(iii) Proceeds to political candidate. Proceeds directly or indirectly inure (or are intended to inure) to or for the use of a political candidate if, in addition to meeting the conditions described in subdivision (i) of this subparagraph, (a) some part of the proceeds is or may be used directly or indirectly for the purpose of furthering his candidacy for selection, nomination, or election to any elective public office, and (b) they are not received by him in the ordinary course of a trade or business (other than the trade or business of holding public office). Proceeds may so inure whether or not the expenditure sought to be deducted was paid or incurred before the commencement of political activities with respect to the selection, nomination, or election referred to in (a) of this subdivision, or after such selection, nomination, or election has been made or has taken place. For example, proceeds of an event which may be used by an individual who, under the facts and circumstances at the time of the event, the persons making expenditures in connection therewith generally believe will in the reasonably foreseeable future run for a public office, and which may be used in furtherance of such individual's candidacy, generally will be deemed to inure (or to be intended to inure) to or for the use of a political candidate for the purpose of furthering such individual's candidacy. Or, as another example, proceeds of an event occurring after an election, which may be used by a candidate in that election to repay loans incurred in directly or indirectly furthering his candidacy, or in reimbursement of expenses incurred in directly or indirectly furthering his candidacy, will be deemed to directly or indirectly inure (or to be intended to inure) to or for the use of a political candidate for the purpose of furthering his candidacy. For purposes of this subdivision, if the proceeds received by a candidate exceed substantially the fair market value of the goods furnished or services rendered by him, the proceeds are not received by the candidate in the ordinary course of his trade or business.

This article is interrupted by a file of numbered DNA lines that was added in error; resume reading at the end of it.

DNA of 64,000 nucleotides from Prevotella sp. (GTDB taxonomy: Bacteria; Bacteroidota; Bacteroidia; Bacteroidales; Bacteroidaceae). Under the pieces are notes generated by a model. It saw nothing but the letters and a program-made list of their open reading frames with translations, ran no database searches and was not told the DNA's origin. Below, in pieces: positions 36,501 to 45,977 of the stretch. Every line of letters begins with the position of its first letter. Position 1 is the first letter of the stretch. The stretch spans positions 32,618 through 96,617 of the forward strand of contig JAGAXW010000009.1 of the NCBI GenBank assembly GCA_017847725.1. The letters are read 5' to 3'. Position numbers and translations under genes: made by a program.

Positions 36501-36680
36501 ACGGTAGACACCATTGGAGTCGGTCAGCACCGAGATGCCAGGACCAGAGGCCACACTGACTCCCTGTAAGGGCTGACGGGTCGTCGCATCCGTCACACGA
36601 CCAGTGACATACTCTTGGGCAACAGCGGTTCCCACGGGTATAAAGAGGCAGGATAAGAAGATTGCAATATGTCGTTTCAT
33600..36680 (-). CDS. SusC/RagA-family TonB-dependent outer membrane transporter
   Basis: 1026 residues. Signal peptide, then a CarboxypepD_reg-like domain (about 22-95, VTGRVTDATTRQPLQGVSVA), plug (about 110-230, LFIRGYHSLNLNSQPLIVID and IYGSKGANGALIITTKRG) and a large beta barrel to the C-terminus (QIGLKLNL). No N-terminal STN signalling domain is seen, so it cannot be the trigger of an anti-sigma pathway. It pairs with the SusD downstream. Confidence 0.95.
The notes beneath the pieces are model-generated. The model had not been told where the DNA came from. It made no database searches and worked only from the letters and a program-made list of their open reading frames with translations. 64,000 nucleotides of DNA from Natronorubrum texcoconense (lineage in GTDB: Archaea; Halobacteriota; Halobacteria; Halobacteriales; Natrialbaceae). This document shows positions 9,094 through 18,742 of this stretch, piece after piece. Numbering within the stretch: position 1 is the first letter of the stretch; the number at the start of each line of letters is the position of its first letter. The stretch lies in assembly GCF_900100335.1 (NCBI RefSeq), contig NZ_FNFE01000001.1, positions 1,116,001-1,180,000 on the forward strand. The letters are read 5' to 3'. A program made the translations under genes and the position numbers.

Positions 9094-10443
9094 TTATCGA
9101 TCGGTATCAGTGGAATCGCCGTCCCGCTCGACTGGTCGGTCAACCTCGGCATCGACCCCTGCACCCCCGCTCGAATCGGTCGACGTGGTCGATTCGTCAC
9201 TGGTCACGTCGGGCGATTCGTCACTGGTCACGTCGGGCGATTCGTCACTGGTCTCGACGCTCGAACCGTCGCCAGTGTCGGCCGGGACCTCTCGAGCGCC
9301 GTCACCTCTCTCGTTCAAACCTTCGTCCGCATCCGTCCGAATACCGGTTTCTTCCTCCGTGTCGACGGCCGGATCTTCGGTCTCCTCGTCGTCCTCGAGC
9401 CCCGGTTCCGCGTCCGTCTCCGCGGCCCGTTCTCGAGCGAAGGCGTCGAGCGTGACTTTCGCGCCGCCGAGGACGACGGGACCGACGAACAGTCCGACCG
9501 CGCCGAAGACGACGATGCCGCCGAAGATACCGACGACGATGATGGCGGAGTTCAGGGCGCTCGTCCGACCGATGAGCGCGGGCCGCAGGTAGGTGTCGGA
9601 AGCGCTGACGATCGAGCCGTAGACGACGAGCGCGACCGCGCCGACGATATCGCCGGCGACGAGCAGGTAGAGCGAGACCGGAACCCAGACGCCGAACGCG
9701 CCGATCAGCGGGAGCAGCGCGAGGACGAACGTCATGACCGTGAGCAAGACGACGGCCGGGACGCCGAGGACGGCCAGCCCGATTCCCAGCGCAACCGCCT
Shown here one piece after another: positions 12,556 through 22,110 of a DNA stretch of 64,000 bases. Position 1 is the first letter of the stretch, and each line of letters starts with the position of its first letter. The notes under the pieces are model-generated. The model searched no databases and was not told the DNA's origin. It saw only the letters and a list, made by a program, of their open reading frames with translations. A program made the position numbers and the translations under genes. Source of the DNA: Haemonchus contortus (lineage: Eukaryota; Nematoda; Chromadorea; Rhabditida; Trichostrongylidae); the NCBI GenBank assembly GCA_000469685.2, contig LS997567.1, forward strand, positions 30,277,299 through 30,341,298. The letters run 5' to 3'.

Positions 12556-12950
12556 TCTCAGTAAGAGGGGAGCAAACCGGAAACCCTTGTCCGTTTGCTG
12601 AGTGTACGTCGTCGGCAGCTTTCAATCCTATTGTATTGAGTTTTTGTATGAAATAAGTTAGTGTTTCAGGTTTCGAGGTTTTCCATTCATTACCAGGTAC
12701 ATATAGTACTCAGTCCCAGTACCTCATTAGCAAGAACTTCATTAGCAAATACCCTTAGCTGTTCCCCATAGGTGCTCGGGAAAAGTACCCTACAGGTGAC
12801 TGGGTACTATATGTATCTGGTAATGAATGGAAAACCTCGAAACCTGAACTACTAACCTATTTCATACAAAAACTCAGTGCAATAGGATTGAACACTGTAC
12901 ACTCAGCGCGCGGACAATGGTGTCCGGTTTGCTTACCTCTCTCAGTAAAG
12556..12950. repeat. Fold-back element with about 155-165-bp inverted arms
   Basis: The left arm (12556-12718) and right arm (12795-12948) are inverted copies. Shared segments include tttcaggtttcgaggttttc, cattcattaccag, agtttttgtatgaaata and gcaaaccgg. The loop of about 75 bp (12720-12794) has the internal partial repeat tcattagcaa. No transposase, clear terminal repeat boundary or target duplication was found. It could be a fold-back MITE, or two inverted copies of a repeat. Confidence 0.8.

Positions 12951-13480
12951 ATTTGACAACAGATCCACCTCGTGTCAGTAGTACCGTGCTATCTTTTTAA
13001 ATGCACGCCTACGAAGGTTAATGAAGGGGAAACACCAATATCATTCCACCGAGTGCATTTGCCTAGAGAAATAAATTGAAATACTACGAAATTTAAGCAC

(iv) The application of the provisions of this subparagraph may be illustrated by the following examples: